Jessica: And you’ve put that plan into practice! How was the White Paper actually put onto paper, and when you were looking to get more people on board and really share the concept, what was the feedback?

Alan:

“What we do find quite incredible when we talk to people about the plan, is how many people want to join the mission.”

What we’ve got in terms of the team, we’ve been so lucky, so fortunate, that people want to help, they want to solve this problem, and we’re talking about people who have been in the industry for a long time. People who have provided finance to mobile operators, people who have installed solar energy to farmers, people who have been a great innovation in creating free space optics and new technologies, solar powered drones; we’re all working towards the same goal.

“So what we find is that when we talk about what we’re doing, and the mission, I think they find that they want to be part of it, they want to be part of the change, they want to see the change, they want to see this make the difference that other operators haven’t done today. That’s how the team has come together.”

In terms of the White Paper, well, I’ve seen a lot of White Papers and a lot of them are just glossy, marketing brochures about some part of the technology. But for us, it was about distilling the problem, taking the complexity out but actually addressing the solution. The Bitcoin White Paper was beautiful, it’s not huge, but it describes very succinctly how you solve that particular problem. For our White Paper, it was about how do you solve this problem where you provide the sharing economy to create a new telecommunications infrastructure.

Jessica: Amazing. So people watching who want to get involved with World Mobile, what process do they have to undergo?

Alan: Anybody can help out with World Mobile. And there are so many ways that you can help out. Firstly, join the community. We have many social media channels where you can get involved whether it’s designing some graphics, helping translate some materials, or telling people about the service. So you’ve got the community side of it, then if you want to run part of the network, for the Earth Nodes, you may need some technical abilities to install the software to run an Earth Node, but you can do that from anywhere in the world, so it’s pretty open globally to help on that front. Then if you want to provide the connectivity, you move onto the Air Nodes.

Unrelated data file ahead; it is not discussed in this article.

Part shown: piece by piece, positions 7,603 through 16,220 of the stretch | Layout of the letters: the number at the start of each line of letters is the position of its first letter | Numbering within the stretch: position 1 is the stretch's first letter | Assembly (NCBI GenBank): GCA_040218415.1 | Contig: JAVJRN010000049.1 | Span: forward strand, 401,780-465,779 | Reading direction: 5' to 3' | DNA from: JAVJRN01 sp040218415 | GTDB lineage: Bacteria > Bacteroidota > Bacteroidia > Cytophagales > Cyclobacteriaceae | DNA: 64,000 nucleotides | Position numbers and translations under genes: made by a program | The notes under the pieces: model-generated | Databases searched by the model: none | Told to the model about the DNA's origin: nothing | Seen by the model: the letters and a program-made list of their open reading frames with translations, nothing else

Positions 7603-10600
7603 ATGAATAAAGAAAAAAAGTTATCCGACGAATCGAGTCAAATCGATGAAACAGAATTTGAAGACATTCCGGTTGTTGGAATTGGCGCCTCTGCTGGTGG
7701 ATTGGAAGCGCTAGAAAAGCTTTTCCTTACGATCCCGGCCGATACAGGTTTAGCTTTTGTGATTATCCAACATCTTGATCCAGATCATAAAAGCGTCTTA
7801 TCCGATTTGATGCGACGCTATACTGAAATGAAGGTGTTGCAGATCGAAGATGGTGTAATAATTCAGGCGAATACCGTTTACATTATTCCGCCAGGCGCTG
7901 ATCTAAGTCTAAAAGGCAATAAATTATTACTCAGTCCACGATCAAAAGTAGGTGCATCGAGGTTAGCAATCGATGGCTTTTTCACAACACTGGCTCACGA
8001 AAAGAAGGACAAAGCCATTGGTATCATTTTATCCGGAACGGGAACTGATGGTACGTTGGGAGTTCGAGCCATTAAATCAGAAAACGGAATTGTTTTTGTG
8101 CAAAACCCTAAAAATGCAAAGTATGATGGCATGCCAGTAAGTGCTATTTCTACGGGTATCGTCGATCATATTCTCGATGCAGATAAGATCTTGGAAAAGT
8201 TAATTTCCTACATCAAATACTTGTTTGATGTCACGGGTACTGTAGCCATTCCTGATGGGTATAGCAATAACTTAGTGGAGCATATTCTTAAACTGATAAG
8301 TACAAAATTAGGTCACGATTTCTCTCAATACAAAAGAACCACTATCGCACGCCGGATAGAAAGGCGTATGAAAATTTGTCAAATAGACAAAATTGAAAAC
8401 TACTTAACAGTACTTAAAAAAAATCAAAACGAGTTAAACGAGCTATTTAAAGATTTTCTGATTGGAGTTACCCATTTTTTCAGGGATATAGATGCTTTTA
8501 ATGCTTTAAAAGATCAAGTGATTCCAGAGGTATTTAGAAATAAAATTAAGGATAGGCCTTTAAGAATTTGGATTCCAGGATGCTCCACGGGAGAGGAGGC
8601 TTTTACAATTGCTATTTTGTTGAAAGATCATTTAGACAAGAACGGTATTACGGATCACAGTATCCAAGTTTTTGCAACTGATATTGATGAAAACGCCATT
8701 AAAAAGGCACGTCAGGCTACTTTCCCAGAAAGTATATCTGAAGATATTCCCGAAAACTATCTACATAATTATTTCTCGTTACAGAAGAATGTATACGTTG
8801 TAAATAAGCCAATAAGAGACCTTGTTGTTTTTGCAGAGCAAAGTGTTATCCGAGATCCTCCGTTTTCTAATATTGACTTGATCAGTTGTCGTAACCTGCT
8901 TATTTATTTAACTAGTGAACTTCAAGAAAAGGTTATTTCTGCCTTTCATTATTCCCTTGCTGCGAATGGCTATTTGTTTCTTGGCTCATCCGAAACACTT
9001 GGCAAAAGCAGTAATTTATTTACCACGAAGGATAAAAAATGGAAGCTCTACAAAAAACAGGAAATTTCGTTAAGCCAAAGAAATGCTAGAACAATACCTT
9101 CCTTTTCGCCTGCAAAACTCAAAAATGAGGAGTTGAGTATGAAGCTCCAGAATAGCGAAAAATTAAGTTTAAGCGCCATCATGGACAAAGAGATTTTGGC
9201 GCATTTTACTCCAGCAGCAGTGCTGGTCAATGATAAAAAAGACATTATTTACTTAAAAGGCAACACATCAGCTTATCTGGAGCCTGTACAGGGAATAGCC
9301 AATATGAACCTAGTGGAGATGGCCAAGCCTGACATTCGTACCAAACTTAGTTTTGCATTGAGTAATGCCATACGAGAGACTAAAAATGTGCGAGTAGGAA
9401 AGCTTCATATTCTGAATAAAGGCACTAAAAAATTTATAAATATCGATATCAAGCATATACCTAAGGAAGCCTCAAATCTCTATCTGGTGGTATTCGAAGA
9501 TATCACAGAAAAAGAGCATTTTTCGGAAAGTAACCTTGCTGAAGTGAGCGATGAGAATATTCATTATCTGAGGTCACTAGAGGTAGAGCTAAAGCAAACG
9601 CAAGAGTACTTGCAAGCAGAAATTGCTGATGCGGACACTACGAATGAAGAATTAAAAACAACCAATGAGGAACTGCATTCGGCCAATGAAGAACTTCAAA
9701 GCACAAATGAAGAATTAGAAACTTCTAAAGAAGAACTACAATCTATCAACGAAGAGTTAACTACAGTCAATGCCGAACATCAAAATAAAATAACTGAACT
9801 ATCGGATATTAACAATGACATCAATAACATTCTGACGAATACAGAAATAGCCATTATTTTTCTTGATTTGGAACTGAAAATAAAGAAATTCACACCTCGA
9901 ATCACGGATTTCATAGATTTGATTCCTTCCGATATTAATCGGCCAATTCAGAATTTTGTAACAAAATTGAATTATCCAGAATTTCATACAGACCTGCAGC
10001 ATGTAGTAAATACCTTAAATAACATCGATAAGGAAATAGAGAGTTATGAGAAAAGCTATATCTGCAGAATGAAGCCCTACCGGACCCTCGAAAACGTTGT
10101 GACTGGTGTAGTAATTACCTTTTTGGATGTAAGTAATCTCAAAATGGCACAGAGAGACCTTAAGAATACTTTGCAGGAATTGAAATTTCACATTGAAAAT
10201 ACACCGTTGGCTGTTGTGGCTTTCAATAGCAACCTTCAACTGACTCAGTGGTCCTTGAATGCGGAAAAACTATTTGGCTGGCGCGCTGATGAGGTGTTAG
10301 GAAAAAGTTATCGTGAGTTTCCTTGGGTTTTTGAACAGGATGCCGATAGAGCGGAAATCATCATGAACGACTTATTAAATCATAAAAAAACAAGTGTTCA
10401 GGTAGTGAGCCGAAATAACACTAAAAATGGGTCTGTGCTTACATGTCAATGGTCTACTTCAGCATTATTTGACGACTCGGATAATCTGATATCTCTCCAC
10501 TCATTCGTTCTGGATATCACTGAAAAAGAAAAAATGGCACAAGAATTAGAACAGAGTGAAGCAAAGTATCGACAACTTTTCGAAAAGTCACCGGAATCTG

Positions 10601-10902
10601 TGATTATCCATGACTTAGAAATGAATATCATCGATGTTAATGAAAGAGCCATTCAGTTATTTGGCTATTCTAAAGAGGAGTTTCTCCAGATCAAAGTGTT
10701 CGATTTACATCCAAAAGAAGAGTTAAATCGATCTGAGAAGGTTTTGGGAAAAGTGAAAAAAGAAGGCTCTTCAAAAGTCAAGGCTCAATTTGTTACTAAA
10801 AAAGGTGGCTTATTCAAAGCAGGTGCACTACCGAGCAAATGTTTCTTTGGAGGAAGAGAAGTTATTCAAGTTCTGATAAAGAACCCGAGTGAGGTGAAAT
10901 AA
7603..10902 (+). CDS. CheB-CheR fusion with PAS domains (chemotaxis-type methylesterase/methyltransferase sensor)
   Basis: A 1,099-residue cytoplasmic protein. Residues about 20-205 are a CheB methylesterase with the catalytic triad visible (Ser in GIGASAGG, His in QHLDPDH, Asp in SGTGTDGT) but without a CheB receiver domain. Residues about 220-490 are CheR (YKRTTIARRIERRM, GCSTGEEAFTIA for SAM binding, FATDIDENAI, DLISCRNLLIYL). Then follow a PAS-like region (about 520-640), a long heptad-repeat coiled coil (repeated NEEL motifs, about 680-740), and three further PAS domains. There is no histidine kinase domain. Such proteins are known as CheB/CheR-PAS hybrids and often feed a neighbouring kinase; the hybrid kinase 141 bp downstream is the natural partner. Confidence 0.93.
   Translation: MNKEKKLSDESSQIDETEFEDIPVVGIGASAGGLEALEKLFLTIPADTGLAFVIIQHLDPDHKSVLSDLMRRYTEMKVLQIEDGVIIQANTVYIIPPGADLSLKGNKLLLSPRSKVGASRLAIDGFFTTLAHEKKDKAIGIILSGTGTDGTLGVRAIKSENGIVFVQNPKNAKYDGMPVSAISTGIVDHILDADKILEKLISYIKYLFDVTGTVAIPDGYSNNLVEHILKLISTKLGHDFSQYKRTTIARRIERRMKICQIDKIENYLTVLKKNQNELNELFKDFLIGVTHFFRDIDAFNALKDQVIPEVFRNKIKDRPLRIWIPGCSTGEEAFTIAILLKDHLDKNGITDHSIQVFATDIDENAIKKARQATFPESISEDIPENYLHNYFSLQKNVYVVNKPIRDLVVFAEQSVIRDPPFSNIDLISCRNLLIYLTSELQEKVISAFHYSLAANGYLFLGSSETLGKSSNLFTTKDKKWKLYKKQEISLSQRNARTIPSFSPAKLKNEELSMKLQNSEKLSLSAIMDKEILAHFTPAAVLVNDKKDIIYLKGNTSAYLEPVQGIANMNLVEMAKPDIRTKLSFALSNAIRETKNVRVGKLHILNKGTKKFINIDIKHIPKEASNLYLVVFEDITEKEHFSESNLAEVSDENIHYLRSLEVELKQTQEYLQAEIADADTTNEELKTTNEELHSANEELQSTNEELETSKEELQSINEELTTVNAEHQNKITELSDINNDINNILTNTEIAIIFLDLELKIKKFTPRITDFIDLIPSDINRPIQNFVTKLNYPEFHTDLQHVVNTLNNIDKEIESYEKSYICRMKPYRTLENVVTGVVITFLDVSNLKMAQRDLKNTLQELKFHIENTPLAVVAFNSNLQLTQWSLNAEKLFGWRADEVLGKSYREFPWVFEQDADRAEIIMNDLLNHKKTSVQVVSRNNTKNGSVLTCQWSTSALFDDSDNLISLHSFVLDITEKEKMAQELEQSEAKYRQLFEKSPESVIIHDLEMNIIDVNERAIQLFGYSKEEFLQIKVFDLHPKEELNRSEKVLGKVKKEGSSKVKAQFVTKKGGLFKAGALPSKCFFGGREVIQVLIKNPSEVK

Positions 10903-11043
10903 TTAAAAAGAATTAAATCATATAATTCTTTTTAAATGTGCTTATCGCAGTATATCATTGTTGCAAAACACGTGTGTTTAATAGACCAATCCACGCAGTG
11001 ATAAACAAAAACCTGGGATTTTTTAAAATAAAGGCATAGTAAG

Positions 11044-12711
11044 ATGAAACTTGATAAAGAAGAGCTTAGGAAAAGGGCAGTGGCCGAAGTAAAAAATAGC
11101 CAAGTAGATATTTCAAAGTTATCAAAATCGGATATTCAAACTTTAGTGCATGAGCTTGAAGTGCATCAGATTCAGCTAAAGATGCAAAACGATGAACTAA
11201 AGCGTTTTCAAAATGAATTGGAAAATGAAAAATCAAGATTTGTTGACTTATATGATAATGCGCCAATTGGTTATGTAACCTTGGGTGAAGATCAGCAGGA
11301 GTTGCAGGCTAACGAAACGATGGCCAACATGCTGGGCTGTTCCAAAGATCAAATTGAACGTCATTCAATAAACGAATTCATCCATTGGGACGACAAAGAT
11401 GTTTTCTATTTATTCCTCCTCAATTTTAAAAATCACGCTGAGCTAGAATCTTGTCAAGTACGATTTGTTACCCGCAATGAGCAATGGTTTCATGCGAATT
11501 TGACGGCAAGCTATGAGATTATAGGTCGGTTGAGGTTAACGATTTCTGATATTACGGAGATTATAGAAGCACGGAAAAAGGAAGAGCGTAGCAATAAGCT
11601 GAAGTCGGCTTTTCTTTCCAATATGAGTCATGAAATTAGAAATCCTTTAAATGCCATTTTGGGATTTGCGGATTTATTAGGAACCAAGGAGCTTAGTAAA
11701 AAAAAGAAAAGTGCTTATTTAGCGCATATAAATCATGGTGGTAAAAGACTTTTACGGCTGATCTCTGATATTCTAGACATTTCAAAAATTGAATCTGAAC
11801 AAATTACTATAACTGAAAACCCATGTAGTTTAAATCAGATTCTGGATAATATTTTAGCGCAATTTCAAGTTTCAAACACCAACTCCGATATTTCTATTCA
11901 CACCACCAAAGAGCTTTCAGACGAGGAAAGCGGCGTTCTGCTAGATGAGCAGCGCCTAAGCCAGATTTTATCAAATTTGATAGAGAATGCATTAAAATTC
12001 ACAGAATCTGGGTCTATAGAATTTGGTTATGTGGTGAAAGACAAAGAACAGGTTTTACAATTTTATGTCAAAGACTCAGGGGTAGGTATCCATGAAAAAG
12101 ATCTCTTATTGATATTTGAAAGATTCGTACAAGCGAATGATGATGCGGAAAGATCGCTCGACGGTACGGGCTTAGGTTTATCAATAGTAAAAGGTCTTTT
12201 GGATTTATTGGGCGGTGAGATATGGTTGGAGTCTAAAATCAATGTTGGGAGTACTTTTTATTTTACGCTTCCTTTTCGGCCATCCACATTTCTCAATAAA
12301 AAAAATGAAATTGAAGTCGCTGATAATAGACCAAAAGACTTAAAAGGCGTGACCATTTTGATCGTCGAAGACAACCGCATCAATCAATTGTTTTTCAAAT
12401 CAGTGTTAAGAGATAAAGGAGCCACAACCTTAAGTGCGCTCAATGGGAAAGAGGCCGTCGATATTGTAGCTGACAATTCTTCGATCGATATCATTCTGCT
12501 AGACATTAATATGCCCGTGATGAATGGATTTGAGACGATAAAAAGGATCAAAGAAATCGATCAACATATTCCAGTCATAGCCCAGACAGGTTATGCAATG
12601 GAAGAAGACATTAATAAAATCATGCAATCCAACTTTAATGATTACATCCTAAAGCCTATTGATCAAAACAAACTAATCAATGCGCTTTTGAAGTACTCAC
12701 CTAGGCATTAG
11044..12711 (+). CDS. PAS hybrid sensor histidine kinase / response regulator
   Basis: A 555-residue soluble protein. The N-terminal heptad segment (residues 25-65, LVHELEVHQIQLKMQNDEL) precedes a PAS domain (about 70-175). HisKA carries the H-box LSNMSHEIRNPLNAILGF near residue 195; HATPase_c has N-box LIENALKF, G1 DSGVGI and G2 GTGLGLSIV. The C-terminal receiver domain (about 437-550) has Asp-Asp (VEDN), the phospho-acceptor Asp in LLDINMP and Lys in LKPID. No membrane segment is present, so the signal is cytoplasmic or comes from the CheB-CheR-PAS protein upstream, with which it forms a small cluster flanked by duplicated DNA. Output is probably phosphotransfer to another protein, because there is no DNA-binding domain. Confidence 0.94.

If you want to set up an Air Node, where we’re deploying infrastructure, then that’s open for businesses, communities, people who have a passion for what we’re doing, to get involved and install an Air Node, and provide that connectivity.

“Providing this connectivity and providing the Earth Node, you’re going to earn from it, so you’re going to be rewarded for doing that and becoming part of this new sharing economy.”

Jessica: I want to identify for our viewers; what IS staking, and how does the staking process with World Mobile work?

Alan: First of all, let’s look at Proof of Stake (PoS). So the Proof of Stake consensus was conceptualised in 2012, I believe, so the first White Paper. And it was aimed to address the power consumption issue of Proof of Work (PoW), which we all hear about today, and people are talking about consumption issues, so, Proof of Stake was formulated to resolve one of these key problems. What it is, is a consensus mechanism, so it allows a network of nodes to reach an agreement, a consensus on a truth. So to have a decentralised distributed network where the independent people, there’s no centralised body, the trust comes from reaching that consensus, but we all agree to what is a valid transaction on the network. So that’s where the Proof of Stake comes in.